Friday, November 23, 2012
It’s been a good year for cautionary tales about how easy it is for our criminal justice system to be abused—and abusive. The House I Live In portrays our “war on drugs” as little more than a handy way of sentencing poor and/or black people to economic irrelevance by funneling them into prison. Better This World introduces us to two idealistic young men who came under government observation after protesting a Republican convention and wound up convicted of an act of terrorism cooked up by the FBI informant who testified against them. The gentle subject of If a Tree Falls Bernie, a gentle farce based on a true story, not because they didn’t think he did it but because, for cat’s sake, everybody loves Bernie, and who ever had any use for that mean old Miz Nugent he shot, no doubt for good reason?
But none of these hit as close to home for New Yorkers as The Central Park Five, a documentary about the legal lynching of five teenage boys that followed the rape and near murder of a jogger in northern Central Park in the spring of 1989.
Friday, November 16, 2012
Like John Milius' 1984 original, from which it never strays far, Dan Bradley’s remake feeds the warrior fantasies of adolescent boys in the waning North American empire with a testosterone-heavy tale of a war much like the ones in Iraq and Vietnam—only with the roles reversed, so we’re the blameless civilians protecting our homes from armed invaders.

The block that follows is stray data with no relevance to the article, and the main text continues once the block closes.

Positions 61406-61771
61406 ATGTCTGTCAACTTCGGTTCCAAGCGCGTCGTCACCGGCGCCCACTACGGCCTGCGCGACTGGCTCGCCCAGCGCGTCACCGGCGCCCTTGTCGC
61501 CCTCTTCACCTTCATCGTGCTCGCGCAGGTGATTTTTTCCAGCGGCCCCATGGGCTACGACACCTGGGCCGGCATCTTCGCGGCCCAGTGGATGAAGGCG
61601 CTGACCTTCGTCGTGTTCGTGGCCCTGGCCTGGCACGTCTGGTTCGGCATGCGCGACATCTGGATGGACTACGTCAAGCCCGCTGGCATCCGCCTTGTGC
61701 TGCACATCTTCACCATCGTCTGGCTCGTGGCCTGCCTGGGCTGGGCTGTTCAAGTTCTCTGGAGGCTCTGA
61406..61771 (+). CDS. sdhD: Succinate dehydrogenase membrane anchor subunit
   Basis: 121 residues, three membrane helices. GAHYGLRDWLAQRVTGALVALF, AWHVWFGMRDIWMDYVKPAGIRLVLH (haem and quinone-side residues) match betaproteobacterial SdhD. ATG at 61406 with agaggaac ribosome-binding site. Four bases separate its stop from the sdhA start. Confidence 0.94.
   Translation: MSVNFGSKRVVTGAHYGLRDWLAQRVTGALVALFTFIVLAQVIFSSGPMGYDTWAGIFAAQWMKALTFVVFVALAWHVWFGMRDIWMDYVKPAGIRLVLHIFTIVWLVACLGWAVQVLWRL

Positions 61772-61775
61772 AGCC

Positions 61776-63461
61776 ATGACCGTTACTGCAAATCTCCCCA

When director Shoehei Imamura started this black-and-white docudrama in the mid-1960s, he intended to investigate why tens thousands of people disappeared every year in Japan at the time—and how, as a cop wonders aloud at the start of the film, anyone can slide out of view in such a small, crowded country. But Imamura wound up exploring an even bigger mystery.
Thursday, November 8, 2012
For a few disheartening minutes, grim statistics and drive-by shots of Detroit’s abandoned buildings make this look like another ruin-porn documentary about the stalled-out Motor City. But Burn turns a fresh lens on a subject that already feels a little burned-out, looking at the devastation of Detroit through the eyes of firefighters who put their lives on the line to save it.
“I like to cut the sound. It gives more punch to what’s coming,” Antoine (Kevin Parent) says of his DJ-ing style in Café de Flore.
He’s clearly speaking here for director/cowriter Jean-Marc Vallée, who constantly cuts from chaos to quiet to give “punch” to what amounts to a story about how a man who has it all gets to keep it guilt-free.